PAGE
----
Rips are one of the greatest and most common hazards on Australian beaches. Knowing what a rip is, how to spot one and how to avoid one is key to staying safe at the beach.

Can you spot a rip?

A rip is a very strong and narrow current that pulls out to the sea. It’s nearly impossible to fight against a strong rip – it can pull you away from the beach at the speed of one to two metres per second! Rips are different from undertows, as they are visible and closer to the surface. Rips are more common on windy days, but just because it’s nice and sunny doesn’t mean that rips can’t form!

What does a rip look like?

We have over 11,000 beaches in Australia with around 17,000 rip currents at any given time. Rips can change shape and location quickly and may be difficult to see.

Lifeguards and lifesavers know how to identify a rip through several telltale signs. Once you’re familiar with these, it will be easier to tell where rip currents are so that you can avoid them.

This video will help you learn how to identify a rip.

The key signs to look for are:

  • DARKER WATER MEANS DEEPER WATER. When waves crash onto the shore, they break, and all the water that they carried has to go somewhere. What happens is that they carve out a path on the sand going back out to the ocean, which then becomes deeper than the other parts of the beach.
  • GAPS BETWEEN WAVES. Spots that seem much calmer than the rest of the beach are something to be wary of! It may seem tempting to head to that one spot that doesn’t seem to have any waves, but these spots are actually a hotbed for rip currents. The reason why there aren’t any waves is because water is rushing back into the sea instead of towards the shore.
  • SEAWEED, SAND AND SEDIMENT. An easy-to-spot sign of a rip current is the sandy clouds pulling out to sea. Because of its strength, a rip can gather a lot of sand along with seaweeds, sediments, and other debris, and drag these along.
  • RIPPLED SURFACE surrounded by smooth waters. When various currents heading in all different directions are pushing towards one another, it will create a beautiful, yet very dangerous rippled effect, that is very noticeable.
  • FEWER BREAKING WAVES. The "rip area" is the deeper channel where water is on it's way out, this area won't have as many breaking waves as the surrounding surf where the white-foam-tipped waves break onto the sand.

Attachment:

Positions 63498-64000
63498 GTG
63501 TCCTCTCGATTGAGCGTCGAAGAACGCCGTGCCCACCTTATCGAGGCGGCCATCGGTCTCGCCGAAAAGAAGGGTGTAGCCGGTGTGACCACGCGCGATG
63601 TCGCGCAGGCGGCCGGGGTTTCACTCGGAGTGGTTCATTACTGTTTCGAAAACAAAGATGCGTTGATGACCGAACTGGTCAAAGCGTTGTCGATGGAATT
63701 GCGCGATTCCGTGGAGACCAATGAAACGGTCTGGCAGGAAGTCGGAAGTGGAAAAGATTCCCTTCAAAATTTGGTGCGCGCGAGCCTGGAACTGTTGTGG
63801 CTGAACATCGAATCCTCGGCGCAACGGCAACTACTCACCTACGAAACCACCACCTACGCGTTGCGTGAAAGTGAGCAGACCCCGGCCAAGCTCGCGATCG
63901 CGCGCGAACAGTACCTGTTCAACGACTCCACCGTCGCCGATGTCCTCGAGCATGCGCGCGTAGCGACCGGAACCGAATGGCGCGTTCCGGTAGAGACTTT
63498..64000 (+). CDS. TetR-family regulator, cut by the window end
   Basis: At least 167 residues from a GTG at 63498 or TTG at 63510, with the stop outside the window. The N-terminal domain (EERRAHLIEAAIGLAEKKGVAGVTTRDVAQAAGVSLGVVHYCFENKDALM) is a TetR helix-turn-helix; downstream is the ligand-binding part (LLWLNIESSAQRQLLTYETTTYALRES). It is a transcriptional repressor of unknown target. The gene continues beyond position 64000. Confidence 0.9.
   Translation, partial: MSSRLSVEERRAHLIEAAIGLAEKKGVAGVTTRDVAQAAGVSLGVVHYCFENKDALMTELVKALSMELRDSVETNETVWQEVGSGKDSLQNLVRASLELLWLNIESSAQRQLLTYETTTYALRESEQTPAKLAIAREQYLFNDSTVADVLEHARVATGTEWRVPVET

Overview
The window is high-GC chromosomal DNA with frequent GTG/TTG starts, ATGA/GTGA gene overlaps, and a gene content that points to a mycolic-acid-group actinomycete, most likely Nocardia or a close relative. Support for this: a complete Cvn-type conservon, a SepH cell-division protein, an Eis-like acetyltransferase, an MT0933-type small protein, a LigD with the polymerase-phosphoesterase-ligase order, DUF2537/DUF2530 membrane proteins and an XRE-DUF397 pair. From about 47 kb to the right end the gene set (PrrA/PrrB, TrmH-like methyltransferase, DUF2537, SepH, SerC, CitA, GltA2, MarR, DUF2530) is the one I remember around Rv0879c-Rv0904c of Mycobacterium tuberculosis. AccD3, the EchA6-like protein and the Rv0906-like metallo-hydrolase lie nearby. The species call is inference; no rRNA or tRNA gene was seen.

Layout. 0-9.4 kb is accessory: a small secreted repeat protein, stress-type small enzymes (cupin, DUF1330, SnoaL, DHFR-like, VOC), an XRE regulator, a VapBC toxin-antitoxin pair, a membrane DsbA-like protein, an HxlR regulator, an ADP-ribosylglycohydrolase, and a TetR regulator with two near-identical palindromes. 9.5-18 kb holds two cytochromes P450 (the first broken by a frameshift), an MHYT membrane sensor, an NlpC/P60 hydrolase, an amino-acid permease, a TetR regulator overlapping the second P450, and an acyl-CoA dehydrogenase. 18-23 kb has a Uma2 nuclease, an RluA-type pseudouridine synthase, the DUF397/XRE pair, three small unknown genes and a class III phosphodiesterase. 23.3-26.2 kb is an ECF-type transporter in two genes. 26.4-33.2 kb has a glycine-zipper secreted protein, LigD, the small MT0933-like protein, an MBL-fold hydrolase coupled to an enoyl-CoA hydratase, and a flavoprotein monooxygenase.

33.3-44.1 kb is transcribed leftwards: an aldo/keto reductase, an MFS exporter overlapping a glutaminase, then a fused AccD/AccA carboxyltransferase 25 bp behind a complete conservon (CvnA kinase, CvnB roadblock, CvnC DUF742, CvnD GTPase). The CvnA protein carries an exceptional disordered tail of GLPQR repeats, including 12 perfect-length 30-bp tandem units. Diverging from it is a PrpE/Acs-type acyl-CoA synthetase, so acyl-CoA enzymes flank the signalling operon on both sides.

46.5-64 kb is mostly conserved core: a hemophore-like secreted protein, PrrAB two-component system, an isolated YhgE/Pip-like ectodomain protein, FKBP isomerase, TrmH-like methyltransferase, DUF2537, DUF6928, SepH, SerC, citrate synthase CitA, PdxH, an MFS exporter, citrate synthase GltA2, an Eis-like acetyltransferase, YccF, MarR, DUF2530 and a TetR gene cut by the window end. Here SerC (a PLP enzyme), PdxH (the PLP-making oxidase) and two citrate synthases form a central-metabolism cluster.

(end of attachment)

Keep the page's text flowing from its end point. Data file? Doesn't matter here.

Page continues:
Professor Rob Brander (aka ‘Dr Rip’) is on a quest to educate people about rip currents and how to spot them. In 2009 Rob started a ‘Rip of the Month’ feature where he posts pictures, or videos, of rip currents and talks about them. With over 150 pictures and counting, it’s the largest collection of rip current images in the world!


How can you survive a rip current?

Even the most careful and capable people can find themselves out of their limits in the water. If you are not feeling comfortable in the water and you require a lifesaver or lifeguard’s assistance to get back to shore, stay calm, raise your arm in the air and wave it from side to side. This will attract the attention of a lifesaver or lifeguard who will come to your assistance. Conserve your energy by floating on your back and staying calm.

Swim between the red and yellow flags

Lifesavers always assess beach and ocean conditions and will choose a section of the beach that is the safest for swimming. They will put up their red and yellow flags in that location and will closely supervise this area.

Watch this video to learn how to survive if you are caught in a rip.

If you are caught in a rip...

  • Relax – stay calm and float to conserve your energy.
  • Raise your arm and attract attention from lifeguards or lifesavers.
  • Lifeguards or lifesavers will be on their way to help you.
  • You may escape the rip current by swimming parallel to the beach, towards the breaking waves.
  • Reassess your situation. If what you’re doing isn’t working, try one of the other options until you’re rescued or return to shore.


Next time you visit the beach - no matter where you are - make sure that you STOP. THINK. and PLAN. your visit.

Watch this short video from from rip survivors.


  • STOP before you enter the water to observe the beach, the ocean, the signs.
  • THINK about whether or not it is safe to enter the water.
  • PLAN what to do if you or someone with you got into trouble.

Samantha's Story

Samantha, Dominic and their two children were spending a perfect day at South Beach in Dunbogan, when all of them were suddenly caught in a rip. Watch this video from SLSA about Samantha’s story and remember to stop, look and plan to stay safe at the beach.

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What is a rip current?

Rip currents are one of the biggest dangers at the beach. Knowing what a rip is, how to spot one and how to avoid one is key to staying safe at the beach.

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The beach is for everyone to enjoy. Knowing how to stay safe while at the beach will make sure that you and your family have the best day possible.

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Be prepared before you head to the beach and learn our useful tips to keep you, your family, your friends and your loved ones safe when you visit our beautiful coast!


Before you visit the beach go to the Beach Safe website. Find a beach near you including local conditions, lifesaving services, safety advice and information about flags, signs, rips, and waves.